Once you’ve made the rice stick, the clock really starts ticking, since this stuff goes stale FAST. The only thing left is the egg. The linked recipe recommends dripping egg into the hot oil. I did this in batches, and the way I did it was to put two scrambled eggs into a sandwich baggie, seal it, then snip a little hole at one corner. Swirl the egg into the hot oil.

Everyone should do this at least once just because it’s fun. BUT. This is easily the greasiest part of the dish, so in the future I will forgo the scrambled eggs in oil bit and do it the Pad Thai way (make an omelet and cut it into strips).

Toss together your sauteed vegies, sauce, and rice stick. Use a big bowl or else this will be damn near impossible. You can put your other warm ingredients on top or on the side. Finish with garnishes of bean sprouts, cilantro, green onion, and red pepper.

It’s beautiful and the flavor is decadent. It’s the closest thing that a main course ever comes to being dessert — probably because of all the greasy stuff and the sweetness of the sauce. You may note that I cut down on the brown sugar by 1 tablespoon, but it’s still fairly sweet . . . as it should be.

This isn’t something you’ll do once a week, or even once a month. But for an occasional treat, and probably for company (provided EVERYTHING else can be made in advance and kept warm), it would be a show-stopper.

D.

*Her name is Koon and her restaurant is Sea West, a true gem. Indeed, the two best restaurants in that town are Asian. Thai House (a Vietnamese restaurant — don’t ask) is the other gem.

Noise, and the nearly nonexistent lefty survivalist

About a week ago, I finished Darin Bradley’s Noise, a novel about college students responding to — and some would say helping to precipitate — TEOTWAWKI (the end of the world as we know it, an acronym common on survivalist web sites, along with WTSHTF: when the shit hits the fan). In some ways, Noise is an infuriating novel. Bradley wrote it following the completion of his PhD in English literature and theory, and it shows. He writes in the postscript, “So I had a head full of cognitive theory and nineteenth-century American utopianism, and I had loads of free time.” The novel often reads as though Bradley had just finished Cormac McCarthy’s The Road and said, “Hmm, you know what? Not lyrical enough.”

That said, I loved Noise and recommend it without any other reservation. Alternating chapters relate the first person narrative of “Hiram” (who, with his college roommate “Levi” have adopted new names to fit their new identities in the post-WTSHTF world) and The Book, a cobbled-together guide to surviving TEOTWAWKI. The details of TEOTWAWKI — referred to in Noise as “the Collapse” — are sparse, but Bradley suggests an economic bust so profound that governments and law enforcement fragment, its individual subunits going rogue in a last-ditch effort to survive. Hiram’s chapters detail his and Levi’s efforts to “get the jump” (predict the Collapse so as to get a head start on last minute preparations), put together a Group, bug out of their college town of Slade, Texas, and make it to their Place, which they have called Amaranth. The Book chapters would make a fascinating read all by themselves, as they provide a manual for how to survive and ultimately thrive in the most ruthless of new (post-apocalyptic) worlds.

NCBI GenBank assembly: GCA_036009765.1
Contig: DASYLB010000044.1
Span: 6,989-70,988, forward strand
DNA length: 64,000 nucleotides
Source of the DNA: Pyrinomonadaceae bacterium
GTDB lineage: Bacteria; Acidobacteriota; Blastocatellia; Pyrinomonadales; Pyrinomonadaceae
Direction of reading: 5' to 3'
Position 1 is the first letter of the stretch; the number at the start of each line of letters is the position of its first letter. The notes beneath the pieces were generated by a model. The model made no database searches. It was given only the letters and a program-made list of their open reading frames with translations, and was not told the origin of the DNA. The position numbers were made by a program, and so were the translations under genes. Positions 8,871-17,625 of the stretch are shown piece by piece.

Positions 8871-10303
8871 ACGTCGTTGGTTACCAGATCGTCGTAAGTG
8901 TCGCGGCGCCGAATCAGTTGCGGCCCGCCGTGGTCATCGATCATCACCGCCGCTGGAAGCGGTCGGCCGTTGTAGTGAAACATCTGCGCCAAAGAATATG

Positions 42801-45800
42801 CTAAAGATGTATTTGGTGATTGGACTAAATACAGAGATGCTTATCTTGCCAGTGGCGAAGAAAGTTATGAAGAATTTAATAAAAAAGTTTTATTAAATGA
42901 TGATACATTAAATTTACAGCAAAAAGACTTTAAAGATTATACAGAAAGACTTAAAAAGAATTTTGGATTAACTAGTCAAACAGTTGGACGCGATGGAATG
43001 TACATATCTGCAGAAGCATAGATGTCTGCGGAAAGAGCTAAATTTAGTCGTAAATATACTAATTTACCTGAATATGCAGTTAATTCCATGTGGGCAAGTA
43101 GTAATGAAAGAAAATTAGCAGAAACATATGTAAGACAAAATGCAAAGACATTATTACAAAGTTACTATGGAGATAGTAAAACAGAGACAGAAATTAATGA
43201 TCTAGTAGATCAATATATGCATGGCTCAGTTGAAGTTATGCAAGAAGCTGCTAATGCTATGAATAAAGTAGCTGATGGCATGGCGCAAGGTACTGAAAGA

Hiram is little more than a boy. The memories he draws upon to ground himself in this new world are of his days in the Scouts and his all-nighters playing Dungeons and Dragons. Bradley masterfully orchestrates the interplay between Hiram’s memories, the dictates of the Book (theory), and the things he must now do (practice). To commit sometimes horrific acts of violence, he and the rest of his Group have adopted new names, wear face paint or masks, carry out their actions in a somewhat ritualistic manner, and afterwards reassure one another with, “What you did was right.” That last essential closer is what in my opinion makes this a truly haunting work, for it is the acceptance of the perpetrator’s new society, his Group, which makes maiming and murder not just socially acceptable but laudable to them.

This book has stayed with me. I won’t spoil the ending here, but I will say that the closing image was predictable yet still remarkably powerful.

And this book has played into some of my own fears and anxieties about the world and the shit we’re getting ourselves into. I’ve been beefing up our somewhat meager emergency kits, trying to think both of the relatively trivial emergencies like breaking down on a drive over the Grapevine in the middle of winter, and the big ones, TEOTWAWKIs. In the course of doing my internet searches, it soon became apparent that survivalist types are largely right-wing and, well, religious. And that led to what I had thought at first was an innocent question, but has turned more interesting than I’d first thought:

Are there any liberal, lefty, left-wing survivalists, or are they all rifle-toting God-loving Obama-hating rednecks?

(more…)

Ah, Dave Foley . . .

Similar to his “bad doctor” sketch, and just as hilarious.

D.

‘kay, this is pretty damned decadent

Wherein I improve upon the original.


STICKY. TOFFEE. PUDDING. (Only not.)

A word about how this differs from the original. The Udny Arms STP is a date muffin with a toffee topping. There’s nothing pudding-y about it, but again, I suspect this is a Brit thing, some deranged interpretation of the word “pudding.” It’s a cake. This version, if you do it as I did it, will yield a moist enough result that pudding is not an utter misnomer. If you want something more cake-like, then use diced dried apples instead of fresh apples, and follow the original recipe (but add the spices, too).

Adding pie spices (I used cinnamon, ginger, and clove; nutmeg or allspice would have been good, too) did great things for the flavor. The original? Might as well be angel food cake — no flavor at all, save for the dates.